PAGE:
Fibroids (uterine myomatosis, leiomyomas)

Overview

General background | Focus of the review | Comments on evidence | Search and appraisal summary | Substantive changes at this update | Abstract | Cite as

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General background

Fibroids (uterine leiomyomas) are benign tumours of the smooth muscle cells of the uterus. Women with fibroids can be asymptomatic, or may present with menorrhagia, pelvic pain with or without dysmenorrhoea, or pressure symptoms, infertility, and recurrent pregnancy loss. Fibroids are the most common gynaecological tumour.

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Focus of the review

To date, open surgery has been the mainstay of treatment. There are now minimally invasive surgical as well as interventional radiological treatment options. This review will focus on the evidence surrounding the radiological interventions of magnetic resonance-guided focused ultrasound surgery and uterine artery embolisation.

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Comments on evidence

For four of the six comparisons, no evidence was identified for the specified outcomes. For the other two comparisons (uterine artery embolisation [UAE] v hysterectomy and UAE v myomectomy), only one systematic review was identified with three and two RCTs. None of the trials were blinded, which may have influenced some of the outcome estimates. Additional quality concerns included potential selection bias for one trial included in the UAE v hysterectomy comparison and difficulties in generalisability for the UAE v myomectomy comparison (with different participants in the two relevant trials). Where evidence was found, it was generally of low quality.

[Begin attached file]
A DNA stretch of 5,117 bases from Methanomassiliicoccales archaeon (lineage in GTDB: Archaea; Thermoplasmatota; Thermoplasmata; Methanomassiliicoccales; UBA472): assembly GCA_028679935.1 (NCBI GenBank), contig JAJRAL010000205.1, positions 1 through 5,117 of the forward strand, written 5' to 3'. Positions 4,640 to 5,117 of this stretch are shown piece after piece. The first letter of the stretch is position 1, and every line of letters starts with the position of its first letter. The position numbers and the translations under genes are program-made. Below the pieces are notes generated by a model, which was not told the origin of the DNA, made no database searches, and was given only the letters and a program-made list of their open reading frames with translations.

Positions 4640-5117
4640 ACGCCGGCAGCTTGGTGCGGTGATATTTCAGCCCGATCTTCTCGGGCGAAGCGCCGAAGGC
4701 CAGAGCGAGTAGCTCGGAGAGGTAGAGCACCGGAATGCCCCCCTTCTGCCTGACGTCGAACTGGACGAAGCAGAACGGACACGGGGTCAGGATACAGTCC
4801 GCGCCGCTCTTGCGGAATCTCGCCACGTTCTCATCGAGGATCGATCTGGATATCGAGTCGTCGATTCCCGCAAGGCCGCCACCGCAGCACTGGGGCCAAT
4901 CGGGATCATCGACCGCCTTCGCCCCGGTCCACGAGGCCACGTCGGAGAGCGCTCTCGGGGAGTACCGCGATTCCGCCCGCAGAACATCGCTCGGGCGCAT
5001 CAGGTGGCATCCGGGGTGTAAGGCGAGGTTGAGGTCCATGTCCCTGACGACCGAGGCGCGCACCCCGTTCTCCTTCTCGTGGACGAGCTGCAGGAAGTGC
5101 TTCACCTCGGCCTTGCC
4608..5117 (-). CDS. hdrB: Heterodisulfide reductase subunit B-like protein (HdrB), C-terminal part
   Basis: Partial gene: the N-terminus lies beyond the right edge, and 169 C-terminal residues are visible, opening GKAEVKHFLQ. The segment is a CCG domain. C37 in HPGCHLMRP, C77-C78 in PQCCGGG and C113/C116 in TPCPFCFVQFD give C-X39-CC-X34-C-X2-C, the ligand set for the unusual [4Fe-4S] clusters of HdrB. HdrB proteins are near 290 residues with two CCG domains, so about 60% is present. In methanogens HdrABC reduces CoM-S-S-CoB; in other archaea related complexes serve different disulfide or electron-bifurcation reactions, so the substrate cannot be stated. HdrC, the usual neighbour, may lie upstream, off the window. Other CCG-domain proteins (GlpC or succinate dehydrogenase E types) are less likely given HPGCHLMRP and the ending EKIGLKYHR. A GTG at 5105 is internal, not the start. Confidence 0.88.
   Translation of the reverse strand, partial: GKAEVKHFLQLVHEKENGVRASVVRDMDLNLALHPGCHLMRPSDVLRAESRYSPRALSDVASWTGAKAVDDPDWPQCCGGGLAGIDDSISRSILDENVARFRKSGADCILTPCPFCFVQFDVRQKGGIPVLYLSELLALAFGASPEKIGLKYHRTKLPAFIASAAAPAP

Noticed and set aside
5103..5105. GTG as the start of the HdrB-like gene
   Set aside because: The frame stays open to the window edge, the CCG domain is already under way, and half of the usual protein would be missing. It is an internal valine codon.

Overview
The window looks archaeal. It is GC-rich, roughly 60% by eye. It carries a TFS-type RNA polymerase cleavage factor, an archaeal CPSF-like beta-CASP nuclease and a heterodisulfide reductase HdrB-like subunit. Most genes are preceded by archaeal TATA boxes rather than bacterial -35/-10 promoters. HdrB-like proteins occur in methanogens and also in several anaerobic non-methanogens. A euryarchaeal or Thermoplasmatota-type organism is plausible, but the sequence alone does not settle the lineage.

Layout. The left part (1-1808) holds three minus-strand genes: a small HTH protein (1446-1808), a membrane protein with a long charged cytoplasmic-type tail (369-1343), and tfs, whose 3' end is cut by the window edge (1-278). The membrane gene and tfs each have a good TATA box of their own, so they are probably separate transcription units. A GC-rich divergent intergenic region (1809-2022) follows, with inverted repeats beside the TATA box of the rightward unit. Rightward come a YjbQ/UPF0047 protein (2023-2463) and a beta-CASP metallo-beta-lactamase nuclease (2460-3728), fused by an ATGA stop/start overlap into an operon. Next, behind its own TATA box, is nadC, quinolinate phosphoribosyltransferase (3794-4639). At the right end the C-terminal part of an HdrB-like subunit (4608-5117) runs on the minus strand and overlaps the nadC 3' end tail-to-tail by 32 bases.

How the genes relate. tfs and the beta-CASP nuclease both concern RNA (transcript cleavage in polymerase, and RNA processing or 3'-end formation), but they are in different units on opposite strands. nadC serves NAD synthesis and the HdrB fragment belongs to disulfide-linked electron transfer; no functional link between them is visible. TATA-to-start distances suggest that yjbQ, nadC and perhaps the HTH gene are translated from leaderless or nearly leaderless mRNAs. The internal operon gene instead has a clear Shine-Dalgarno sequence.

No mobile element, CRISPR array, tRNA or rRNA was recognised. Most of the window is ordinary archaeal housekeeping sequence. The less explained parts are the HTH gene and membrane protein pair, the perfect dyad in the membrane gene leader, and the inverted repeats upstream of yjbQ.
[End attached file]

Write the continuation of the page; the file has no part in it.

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Search and appraisal summary

The update literature search for this review was carried out from the date of the last search, June 2009, to May 2014. For more information on the electronic databases searched and criteria applied during assessment of studies for potential relevance to the review, please see the Methods section. Searching of electronic databases retrieved 186 studies. After deduplication and removal of conference abstracts, 68 records were screened for inclusion in the review. Appraisal of titles and abstracts led to the exclusion of 46 studies and the further review of 22 full publications. Of the 22 full articles evaluated, two systematic reviews and three RCTs were added at this update.

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Substantive changes at this update

Magnetic resonance-guided focused ultrasound surgery versus no treatment/sham treatment New option. One systematic review added.[16] Categorised as 'unknown effectiveness'.

Magnetic resonance-guided focused ultrasound surgery versus other interventions (uterine artery embolisation, myomectomy, hysterectomy, hysteroscopic resection, rollerball endometrial ablation, thermal balloon ablation, thermal myolysis with laser) New option. One systematic review added.[16] Categorised as 'unknown effectiveness'.